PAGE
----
World Cup Group C, St Lucia: England 279-6 beat Canada 228-7 by 51 runs
Paul Collingwood scored freely over the closing overs
England were some way short of their A game but still did enough to register their first victory of the World Cup by seeing off minnows Canada by 51 runs.
Asked to bat first on another slow St Lucia wicket, they struggled for runs in the middle overs, before weathering a brief collapse to finish on 279-6.
Canada were restricted to 65-4 after 17 overs of their reply but finished on 228-7, their best total in World Cups.
England had no Andrew Flintoff, banned by team management for poor discipline.
Ravi Bopara came in as a replacement for only his second one-day international.
The Essex 21-year-old featured in a vital 81-run stand with Paul Collingwood which reinvigorated England's innings after Ed Joyce (66) and Ian Bell had got horribly bogged down by the spinners.
In all, 94 runs came off the final 10 overs bowled by Canada. In the context of the match they were crucial runs, featuring Collingwood's 62 not out off 48 balls and an even more rumbunctious effort from Paul Nixon.
After Joyce and Bopara had both been bowled reverse-sweeping, and Jamie Dalrymple caught behind attempting another peculiar cross batted shot, Nixon showed the shot at its best and ended with 23 not out off just eight balls.
England had endured a troubled build-up to the match.
Having been soundly beaten by New Zealand on Friday, some of the players "breached team discipline" during an alleged drinking session that went on too long.
They were fined, and Flintoff, deemed to be the ring-leader, suffered further consequences.
England stripped him of the vice-captaincy and banned him for the match, even choosing to leave him at the hotel when they travelled to Beasejour Stadium.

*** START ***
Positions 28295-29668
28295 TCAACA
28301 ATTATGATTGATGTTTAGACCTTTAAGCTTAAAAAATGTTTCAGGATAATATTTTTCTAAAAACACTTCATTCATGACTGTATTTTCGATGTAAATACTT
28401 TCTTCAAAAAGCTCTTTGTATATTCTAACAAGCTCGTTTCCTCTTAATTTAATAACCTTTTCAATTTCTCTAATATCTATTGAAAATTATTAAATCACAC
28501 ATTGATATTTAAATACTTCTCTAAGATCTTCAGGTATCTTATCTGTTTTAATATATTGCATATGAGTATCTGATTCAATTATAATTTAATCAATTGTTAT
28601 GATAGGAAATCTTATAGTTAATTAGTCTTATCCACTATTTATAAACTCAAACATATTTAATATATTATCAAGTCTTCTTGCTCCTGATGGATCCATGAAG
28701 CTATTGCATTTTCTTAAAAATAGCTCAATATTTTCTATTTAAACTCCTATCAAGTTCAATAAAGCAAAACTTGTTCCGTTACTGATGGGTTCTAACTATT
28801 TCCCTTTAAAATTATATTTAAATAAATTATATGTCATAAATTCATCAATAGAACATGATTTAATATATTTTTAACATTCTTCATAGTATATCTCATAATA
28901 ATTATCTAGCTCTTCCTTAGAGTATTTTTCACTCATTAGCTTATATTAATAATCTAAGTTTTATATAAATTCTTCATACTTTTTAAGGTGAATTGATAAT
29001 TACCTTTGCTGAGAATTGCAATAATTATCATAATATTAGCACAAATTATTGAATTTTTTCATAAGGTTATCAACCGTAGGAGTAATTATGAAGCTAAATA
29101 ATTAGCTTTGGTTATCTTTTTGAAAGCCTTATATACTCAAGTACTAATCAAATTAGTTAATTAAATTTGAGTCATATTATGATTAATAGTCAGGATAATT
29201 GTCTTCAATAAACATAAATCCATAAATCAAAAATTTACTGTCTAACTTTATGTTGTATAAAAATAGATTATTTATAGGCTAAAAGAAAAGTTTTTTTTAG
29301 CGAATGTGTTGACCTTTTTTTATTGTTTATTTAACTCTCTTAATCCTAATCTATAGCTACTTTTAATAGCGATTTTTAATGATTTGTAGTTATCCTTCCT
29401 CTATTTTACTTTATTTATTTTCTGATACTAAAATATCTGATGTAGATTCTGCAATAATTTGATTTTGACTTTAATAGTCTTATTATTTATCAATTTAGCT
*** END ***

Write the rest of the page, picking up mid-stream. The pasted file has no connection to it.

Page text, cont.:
Canada skipper John Davison won the toss and inserted the Test nation, who initially went along quite smoothly with Michael Vaughan (45) driving sweetly to collect some typically eye-catching boundaries.
As has often happened with him in one-day internationals, however, one loose shot proved his downfall as a flat-footed drive off the medium pacer Abdool Samad flew straight to point.
Ed Joyce scored 66, but lost his way against the spinners
Barring one straight six, Joyce really struggled to keep the scoreboard moving when the spinners came on.
The sparse crowd were bored by such impotent batting from him and Bell, and eventually so too were England's batsmen.
The main benficiary was the 38-year-old slow left-armer Sunil Dhaniram, who took three wickets in 11 balls.
Bell attempted a wild mow across the line, but the ball went straight up into the air, Joyce was bowled and Kevin Pietersen bunted a catch back to the bowler.
It needed two energetic cricketers, Collingwood and Bopara, to instil a fresh sense of purpose into the innings.
One over reaped 22 runs, including a six from Collingwood off a shoulder high full-toss that forced Samad - who had been warned for one such delivery - out of the attack.
The total was way beyond the means of Canada, but Davison stroked a series of pleasing cover-drives to get their scoreboard moving.
Unfortunately for them, the wickets column was also ticking along. Liam Plunkett bowled Geoff Barnett with a delivery the batsman left and then had Ashish Bagai caught at third man.
Davison, who had a lucky escape when seemingly lbw to Plunkett on 12, eventually picked out deep extra cover off James Anderson to fall for 21.
Then Ian Billcliff (20) hit a big six off Monty Panesar but lost his off-stump to Bopara to make it 65-4.
As with the game against New Zealand, Panesar bowled beautifully but was bereft of luck.
And in the mean time, Ashif Mulla (57) and Samad (37) began to embarrass their professional opponents with a competent partnership of 96.
Mulla scored more readily, but Samad's massive six off Collingwood's slower ball, which left 119 wanted from 16 overs, created a frisson of tension.
Vaughan returned to Bopara, who had the main man Mulla brilliantly stumped by Nixon, and England could breathe again.
Samad followed, lbw to the deserving Panesar, in the subsequent over.
But there was no quick demise and Canada eventually emerged with some credit.
The main worry was that Dalrymple again looked to be out of his depth, failing with the bat and getting through just three expensive overs on a wicket that took plenty of turn.
The positive was Bopara, but will England be brave enough to keep him in the side when Flintoff returns?